Summary: The wilderness journey of Israel is compared to the journey of God's church as we fight with sorrows and sins on our way to the heavenly promised land.
The Life of Moses Sermon 17
Bible Studies in Numbers-Chapter 1
Num. 1:1; Ex. 13:17-18; I Cor. 10:5-6
THE CHURCH IN THE WILDERNESS
The land of Canaan was a two weeks’ journey from Egypt, 150 miles up the coastal King’s Highway, where armies and merchant traders had traveled for hundreds of years. But when God delivered two million (Nu. 1:46 records 603,550 soldiers) Jewish slaves around 1300 B.C., He did not take them there on the highway but on “His way,” through the desert.
The Bible says, “When Pharoah let the people go, God did not lead them on the road through Philistine territory, though that was shorter.” For God said, “If they face war, they might change their minds and return to Egypt. So God led the people around by the desert ... (or wilderness)” (Ex. 13:17-18).
The trip of four months took forty years (Dt. 2:7). Stephen called this, “The church in the wilderness” (Acts 7:38). I don’t ask you today IF you are in the wilderness, I ask you WHERE you are in the wilderness? The Israelites got from Egypt down to Mount Sinai in three months (Ex. 19:1).
They stayed at Sinai for eleven months and five days (Nu. 10:11). You find this in the Book of Exodus. Then it took them 38 and a half years to get from Sinai to Canaan, a journey of three weeks, or 300 miles. They were not allowed to enter Canaan until everyone over age 20, who came out of Egypt, except Joshua and Caleb, died in the desert. Paul said, “Their graves were scattered all over the desert” (1 Cor. 10:5), probably more than a million. You will find this and the last few days at Sinai (1:1-10:10) in the Book of Numbers, which has been called, “The longest funeral march in history.”
Why did a three-week trip take more than 38 years? Because the people refused to obey God and enter the land. When they were out of Sinai about eleven days (Dt. 1:2) at Kadesh-Barnea, two-thirds of the way there, they sent twelve spies to survey the land.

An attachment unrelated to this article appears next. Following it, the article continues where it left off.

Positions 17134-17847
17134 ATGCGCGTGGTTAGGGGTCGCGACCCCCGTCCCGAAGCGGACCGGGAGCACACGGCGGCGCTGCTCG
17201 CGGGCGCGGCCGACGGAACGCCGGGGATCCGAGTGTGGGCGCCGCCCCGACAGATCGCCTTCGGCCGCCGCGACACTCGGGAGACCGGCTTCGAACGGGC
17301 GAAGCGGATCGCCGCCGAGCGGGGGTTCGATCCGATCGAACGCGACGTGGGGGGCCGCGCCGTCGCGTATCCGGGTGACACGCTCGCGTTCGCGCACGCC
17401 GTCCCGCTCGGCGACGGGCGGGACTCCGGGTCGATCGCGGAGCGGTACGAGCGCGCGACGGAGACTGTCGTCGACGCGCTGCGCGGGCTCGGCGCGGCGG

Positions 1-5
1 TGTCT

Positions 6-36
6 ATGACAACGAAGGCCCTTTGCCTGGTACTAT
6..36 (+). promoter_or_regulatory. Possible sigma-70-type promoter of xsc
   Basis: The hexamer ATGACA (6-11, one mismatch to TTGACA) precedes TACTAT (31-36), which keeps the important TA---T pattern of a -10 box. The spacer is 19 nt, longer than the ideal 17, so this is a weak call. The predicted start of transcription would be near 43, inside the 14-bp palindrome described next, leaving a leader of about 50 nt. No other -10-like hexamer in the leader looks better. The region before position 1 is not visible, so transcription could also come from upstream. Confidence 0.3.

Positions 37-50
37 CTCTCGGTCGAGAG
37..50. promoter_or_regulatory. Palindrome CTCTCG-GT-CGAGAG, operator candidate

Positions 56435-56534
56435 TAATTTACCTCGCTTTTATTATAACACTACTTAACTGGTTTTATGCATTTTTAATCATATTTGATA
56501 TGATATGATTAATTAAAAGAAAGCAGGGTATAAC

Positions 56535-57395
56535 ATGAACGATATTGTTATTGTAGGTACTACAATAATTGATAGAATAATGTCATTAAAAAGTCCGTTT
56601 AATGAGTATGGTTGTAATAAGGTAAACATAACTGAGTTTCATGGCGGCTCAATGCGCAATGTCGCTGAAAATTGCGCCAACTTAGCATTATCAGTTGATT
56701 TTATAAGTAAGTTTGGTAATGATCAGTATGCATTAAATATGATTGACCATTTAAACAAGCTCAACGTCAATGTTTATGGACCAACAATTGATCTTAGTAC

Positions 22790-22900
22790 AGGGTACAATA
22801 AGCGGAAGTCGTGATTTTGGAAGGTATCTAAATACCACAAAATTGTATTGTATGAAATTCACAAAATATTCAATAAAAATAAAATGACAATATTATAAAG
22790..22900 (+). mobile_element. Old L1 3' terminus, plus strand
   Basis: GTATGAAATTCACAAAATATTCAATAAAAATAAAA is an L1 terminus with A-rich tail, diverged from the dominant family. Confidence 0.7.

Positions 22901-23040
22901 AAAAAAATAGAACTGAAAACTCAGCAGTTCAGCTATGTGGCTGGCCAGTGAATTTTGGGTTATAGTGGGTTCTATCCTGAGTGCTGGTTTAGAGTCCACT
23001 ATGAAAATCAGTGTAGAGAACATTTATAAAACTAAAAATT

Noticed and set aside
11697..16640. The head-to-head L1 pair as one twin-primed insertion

When the committee came back and reported the size and strength of the people, all except two, Joshua and Caleb advised not going in. The people agreed and tried to stone Moses.
When Moses prayed for them God said, “I have forgiven them, but as surely as I live, not one of them will ever see the land I promised ... In this desert your bodies will fall - every one of you twenty years old or more ... except Caleb ... and Joshua” (Nu. 14:20-30). They then wandered in the desert for 38 years (Dt. 2:14) until this came true.
This long sad journey will be our study for the next few weeks. You may ask why? What possible interest could we have in this? Much! For their failure can easily be ours.
Paul said, “Now these things happened as examples (literally TYPES) to keep us from setting our hearts on evil things like they did.” (1 Cor. 10:5-6) ... and were written down as warnings for us on whom the end of the ages has come. So if you think you are standing firm, be careful, you might be ready to fall” (10:11-12).
The Bible takes great interest in these desert years. Paul, in 1 Cor. 9:24-10:13, looks at all the forty years, from Egypt to Canaan and warns us that we Christians can be discarded like those bodies in the desert, when it comes to SERVICE.
He says in 1 Cor. 9:27, “I beat my body (probably a figure denoting the rigid self discipline of is whole nature, physical and spiritual - see Rom. 12:1), and make it my servant, lest, after preaching to others, I myself might become a castaway.”
SALVATION Psalm 95 and Hebrews, in its long section on these years (Heb. 3:7-4:11), especially the crisis at Kadesh, talks about a more serious possibility - church members, who think they are saved, being discarded like those bodies in the desert, when it comes to SALVATION. Hebrews says, “We are His house (family), if we hold on to our courage ... (3:1) ... I declared they will never enter my Rest” (3:11, Ps. 95:7-8) ... “See to it brothers that none of you has a sinful, unbelieving heart, that turns away from the living God” (3:12). Jude 5 says, “God destroyed those who did not believe.”
Paul says God “bore with” these people (Acts 13:8), which means He “endured their behavior” (Amplified Bible). Amos 5:25-27 says they worshiped heathen idols all through the desert years and not Him (Acts 7:42-43, Dt. 32:17).
So you see how God, in scripture, points us back to these desert years. But remember this, it also points us back to THOSE WHO WERE DEVELOPED: to those in the new generation, who, under Joshua, went in and took the land. Moses, to encourage them, preached a series of sermons in Deuteronomy, some dealing with God’s faithfulness in the desert years. He said, “The Lord your god has blessed you in all the work of your hands. He has watched over your journey through this vast desert. These forty years the Lord has been with you, and you have not lacked anything” (Deut. 2:7). What an encouragement! God may ask us to travel through the desert wilderness, but He will go through it with us and provide for our every need.